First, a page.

Brandon Moseley

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Republican voters went to the polls and elected Steve Marshall as the Republican nominee for Alabama Attorney General.

Marshall was appointed as District Attorney by then Governor Don Siegelman (D).

Tuesday night Marshall thanked his supporters and his team and said that there would be a new vision for Alabama going forward.

“What reaffirms me is I’m not going to do this alone,” Marshall said. “I’m with amazing warriors that have a passion to help the people of this state. I can tell you tonight they are ready to go to work and I’m ready to let them go, let them at it.”

Marshall said in a statement, “Before almost every athletic event in which I competed, the last words from my father were always “don’t leave anything on the field.” I can say with certainty that, in this campaign, we have left it all on the field. I remain forever grateful for all the volunteers who have devoted countless hours over the course of the last 13 months and the dedicated staff who worked on the campaign. We have given Alabama a clear choice. And, I am steadfast in the belief that God is sovereign and He is good in the result.”

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The race pitted the current Attorney General Steve Marshall versus former Attorney General Troy King.
King was appointed Attorney General by former Governor Bob Riley (R) in 2004. He was elected to his own term in 2006; but was defeated in the 2010 Republican primary by lobbyist Luther Strange.

Steve Marshall was appointed as AG by then Gov. Robert Bentley (R) after appointing Strange to the U.S. Senate. Marshall was the District Attorney of Marshall County for many years. He switched to the Republican Party in 2011.

Troy King campaigned vowing, “We have got to take this state back from the grips of violent crime.” King described himself as the only Republican running in this Republican runoff and he had support from many prominent conservatives, most notably retired Chief Justice of the Alabama Supreme Court Roy Moore who sent out 50,000 letters of endorsement to his most committed supporters across the seat. Trump advisor Roger Stone flew in Monday to endorse King and prominent Trump backer Perry Hooper Jr. also endorsed King.

None of it helped. Republicans voted to stick with Marshall. As of press with 100% of precints reporting: Marshall had 211,562 votes 62 percent. Troy King had just 129,409 votes 38 percent.

Marshall was supported by most of the business groups in Alabama and he was endorsed by 41 of the 42 district attorneys.

Steve Marshall raised $3,233,610 in contributions much of it from out of state plus $20,215 in in-kind contributions, outraising Troy King by over a million. King raised $2,225,663 plus $16,218 in in-kind contributions.

King has accused Marshall of using the Republican Attorney General’s Association (RAGA) to skirt Alabama’s 2010 law banning PAC to PAC transfers. Marshall says that since RAGA is not Alabama based the PAC to PAC transfer ban law does not apply to them. King filed a lawsuit; but the Montgomery judges dismissed the lawsuit saying that he does not have jurisdiction over RAGA as it is out of state.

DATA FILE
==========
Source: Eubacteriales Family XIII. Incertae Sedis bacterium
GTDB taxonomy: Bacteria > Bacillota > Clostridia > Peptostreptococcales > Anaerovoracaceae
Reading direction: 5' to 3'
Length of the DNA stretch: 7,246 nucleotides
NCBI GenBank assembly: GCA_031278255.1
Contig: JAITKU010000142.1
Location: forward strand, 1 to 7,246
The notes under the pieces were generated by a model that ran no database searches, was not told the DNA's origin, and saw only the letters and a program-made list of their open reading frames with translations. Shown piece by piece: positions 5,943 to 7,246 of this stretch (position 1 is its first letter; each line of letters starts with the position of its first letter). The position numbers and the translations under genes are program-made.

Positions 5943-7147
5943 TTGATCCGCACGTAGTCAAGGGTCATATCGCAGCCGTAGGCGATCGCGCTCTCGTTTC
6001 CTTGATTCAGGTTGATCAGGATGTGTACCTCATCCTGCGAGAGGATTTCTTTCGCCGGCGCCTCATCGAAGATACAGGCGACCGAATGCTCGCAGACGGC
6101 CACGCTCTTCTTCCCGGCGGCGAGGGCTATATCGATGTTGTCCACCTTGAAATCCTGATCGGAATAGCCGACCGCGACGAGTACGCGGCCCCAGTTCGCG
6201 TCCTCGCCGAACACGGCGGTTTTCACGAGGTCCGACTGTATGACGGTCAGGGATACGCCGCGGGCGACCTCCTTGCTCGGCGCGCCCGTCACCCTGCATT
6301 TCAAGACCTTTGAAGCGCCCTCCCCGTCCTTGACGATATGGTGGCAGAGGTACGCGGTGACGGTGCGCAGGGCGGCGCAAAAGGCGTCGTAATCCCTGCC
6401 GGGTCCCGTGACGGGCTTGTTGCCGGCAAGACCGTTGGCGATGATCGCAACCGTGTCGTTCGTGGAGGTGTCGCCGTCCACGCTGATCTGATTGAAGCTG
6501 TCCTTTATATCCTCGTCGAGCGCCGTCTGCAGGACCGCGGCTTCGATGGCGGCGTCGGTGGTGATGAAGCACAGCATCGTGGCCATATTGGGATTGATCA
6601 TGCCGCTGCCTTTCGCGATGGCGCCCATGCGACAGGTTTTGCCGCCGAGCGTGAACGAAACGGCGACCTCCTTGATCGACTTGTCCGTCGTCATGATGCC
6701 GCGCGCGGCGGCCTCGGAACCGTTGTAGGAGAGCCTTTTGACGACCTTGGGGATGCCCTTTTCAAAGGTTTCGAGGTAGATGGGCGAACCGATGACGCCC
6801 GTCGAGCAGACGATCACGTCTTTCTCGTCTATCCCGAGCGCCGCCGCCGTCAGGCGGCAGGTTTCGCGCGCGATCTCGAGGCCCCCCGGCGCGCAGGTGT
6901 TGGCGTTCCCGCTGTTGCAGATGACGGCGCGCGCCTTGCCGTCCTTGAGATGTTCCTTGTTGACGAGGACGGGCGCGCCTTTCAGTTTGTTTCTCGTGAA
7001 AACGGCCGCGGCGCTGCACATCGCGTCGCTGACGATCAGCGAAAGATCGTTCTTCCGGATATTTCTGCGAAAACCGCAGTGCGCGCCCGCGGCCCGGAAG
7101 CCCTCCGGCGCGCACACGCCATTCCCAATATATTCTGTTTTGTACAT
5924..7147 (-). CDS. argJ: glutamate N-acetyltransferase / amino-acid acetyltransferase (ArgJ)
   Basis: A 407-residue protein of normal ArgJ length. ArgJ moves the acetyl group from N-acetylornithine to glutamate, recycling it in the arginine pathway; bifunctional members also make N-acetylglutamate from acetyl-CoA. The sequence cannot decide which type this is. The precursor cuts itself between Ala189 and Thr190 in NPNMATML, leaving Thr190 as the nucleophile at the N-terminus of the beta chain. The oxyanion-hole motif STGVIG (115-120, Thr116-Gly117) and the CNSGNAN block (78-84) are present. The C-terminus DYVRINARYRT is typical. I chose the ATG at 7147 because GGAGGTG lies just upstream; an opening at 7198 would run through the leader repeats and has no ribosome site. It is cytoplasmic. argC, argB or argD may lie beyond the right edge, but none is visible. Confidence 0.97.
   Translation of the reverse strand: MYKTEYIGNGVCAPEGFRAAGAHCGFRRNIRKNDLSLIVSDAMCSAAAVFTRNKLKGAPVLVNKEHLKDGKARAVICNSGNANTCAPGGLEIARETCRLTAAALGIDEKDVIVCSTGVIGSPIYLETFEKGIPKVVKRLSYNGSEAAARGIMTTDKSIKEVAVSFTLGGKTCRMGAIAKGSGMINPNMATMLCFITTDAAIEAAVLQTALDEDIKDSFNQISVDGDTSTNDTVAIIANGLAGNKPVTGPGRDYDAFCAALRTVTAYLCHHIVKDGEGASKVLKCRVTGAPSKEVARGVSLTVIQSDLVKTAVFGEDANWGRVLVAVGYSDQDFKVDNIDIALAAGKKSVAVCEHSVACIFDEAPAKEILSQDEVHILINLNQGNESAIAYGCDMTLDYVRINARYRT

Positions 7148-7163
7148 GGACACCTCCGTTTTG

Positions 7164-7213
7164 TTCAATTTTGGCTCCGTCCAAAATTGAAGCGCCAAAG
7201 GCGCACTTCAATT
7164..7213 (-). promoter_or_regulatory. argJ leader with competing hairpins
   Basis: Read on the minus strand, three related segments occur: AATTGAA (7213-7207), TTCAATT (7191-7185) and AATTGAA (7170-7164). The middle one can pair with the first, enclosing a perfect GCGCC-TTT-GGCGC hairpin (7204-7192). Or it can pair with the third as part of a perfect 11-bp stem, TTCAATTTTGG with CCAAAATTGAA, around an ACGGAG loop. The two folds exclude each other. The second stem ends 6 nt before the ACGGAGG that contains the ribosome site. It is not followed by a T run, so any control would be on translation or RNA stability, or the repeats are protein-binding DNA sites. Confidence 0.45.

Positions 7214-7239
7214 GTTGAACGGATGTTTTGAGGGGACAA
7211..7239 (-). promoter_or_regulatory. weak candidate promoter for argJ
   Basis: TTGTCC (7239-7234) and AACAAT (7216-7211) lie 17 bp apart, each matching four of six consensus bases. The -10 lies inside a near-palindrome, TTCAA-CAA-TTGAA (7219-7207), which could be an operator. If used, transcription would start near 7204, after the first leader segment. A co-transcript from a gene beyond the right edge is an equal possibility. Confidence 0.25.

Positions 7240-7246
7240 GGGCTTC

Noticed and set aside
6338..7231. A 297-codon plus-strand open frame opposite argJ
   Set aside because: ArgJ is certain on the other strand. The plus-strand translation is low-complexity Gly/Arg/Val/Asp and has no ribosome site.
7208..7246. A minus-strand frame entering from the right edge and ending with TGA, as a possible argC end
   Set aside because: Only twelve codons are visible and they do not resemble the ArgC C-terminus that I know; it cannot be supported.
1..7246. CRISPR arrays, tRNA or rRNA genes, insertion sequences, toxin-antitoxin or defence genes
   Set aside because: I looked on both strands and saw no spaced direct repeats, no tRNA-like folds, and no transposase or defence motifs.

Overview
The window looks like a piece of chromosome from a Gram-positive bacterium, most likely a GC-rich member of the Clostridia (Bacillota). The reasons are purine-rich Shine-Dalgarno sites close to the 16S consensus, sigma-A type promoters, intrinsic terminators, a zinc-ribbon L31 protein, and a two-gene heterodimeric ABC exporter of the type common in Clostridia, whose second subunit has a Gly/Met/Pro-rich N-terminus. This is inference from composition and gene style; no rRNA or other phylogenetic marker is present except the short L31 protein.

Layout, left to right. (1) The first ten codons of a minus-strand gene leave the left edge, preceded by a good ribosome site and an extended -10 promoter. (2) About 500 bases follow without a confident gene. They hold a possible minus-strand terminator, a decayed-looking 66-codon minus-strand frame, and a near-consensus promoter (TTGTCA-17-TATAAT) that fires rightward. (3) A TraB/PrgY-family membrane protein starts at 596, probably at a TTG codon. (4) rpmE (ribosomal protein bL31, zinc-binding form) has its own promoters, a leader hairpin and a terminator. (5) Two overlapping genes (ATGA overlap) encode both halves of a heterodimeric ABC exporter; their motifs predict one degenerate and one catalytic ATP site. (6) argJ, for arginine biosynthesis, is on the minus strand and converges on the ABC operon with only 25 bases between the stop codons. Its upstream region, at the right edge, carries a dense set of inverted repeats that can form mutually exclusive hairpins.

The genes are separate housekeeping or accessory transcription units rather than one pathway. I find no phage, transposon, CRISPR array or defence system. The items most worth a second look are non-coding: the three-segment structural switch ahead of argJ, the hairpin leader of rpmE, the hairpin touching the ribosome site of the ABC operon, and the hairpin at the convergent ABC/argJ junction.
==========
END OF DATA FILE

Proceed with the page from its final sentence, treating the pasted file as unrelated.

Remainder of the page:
Marshall defended his campaign in an interview with WSFA TV Montgomery.

“We have followed the rules and done the right thing,” Marshall said. On King’s lawsuit Marshall said, “I think it was a desperate act for a candidate that was losing. Nothing that we have done is inconsistent with Alabama law.”

RAGA contributed over $700,000 to Marshall’s campaign.

“RAGA and those Republican attorney generals are fighting a very important fight in this country,” Marshall said. “I don’t have any regrets in this campaign.”

King conceded that Marshall won the election but did not drop his complaint with the Alabama Ethics Complaint over the RAGA money, which King claims may have come from Mississippi gaming interests and pharmaceutical companies regulated by the AG.

Republican Attorneys General Association (RAGA) Chair and Arkansas Attorney General Leslie Rutledge congratulated Marshall in a statement:

“What a great night for Steve Marshall and the people of Alabama,” Rutledge said. “Steve is a dedicated conservative who has always stood for the rule of law and defended the Constitution. A fierce advocate for Alabama, Steve is also an incredibly decent man.”

“Steve Marshall is completely committed to serving his state and tomorrow he will wake-up and get right back to work. Steve will continue to combat opioids and violent crime,” Rutledge added. “He will continue to fight for Alabama families. RAGA is proud to stand with Steve Marshall – a big congratulations to my friend and colleague on his victory tonight.”

Marshall suffered the loss of his wife, Bridgette, just last month. When asked how her suicide affected the race Marshall said, “People see me more now as a person than as a political figure and know that we suffer too.”

Marshall will now face Joseph Siegelman (D) in the November 6 general election.

 

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GOP attorney general candidates address Republicans in Vestavia

by Brandon Moseley Read Time: 11 min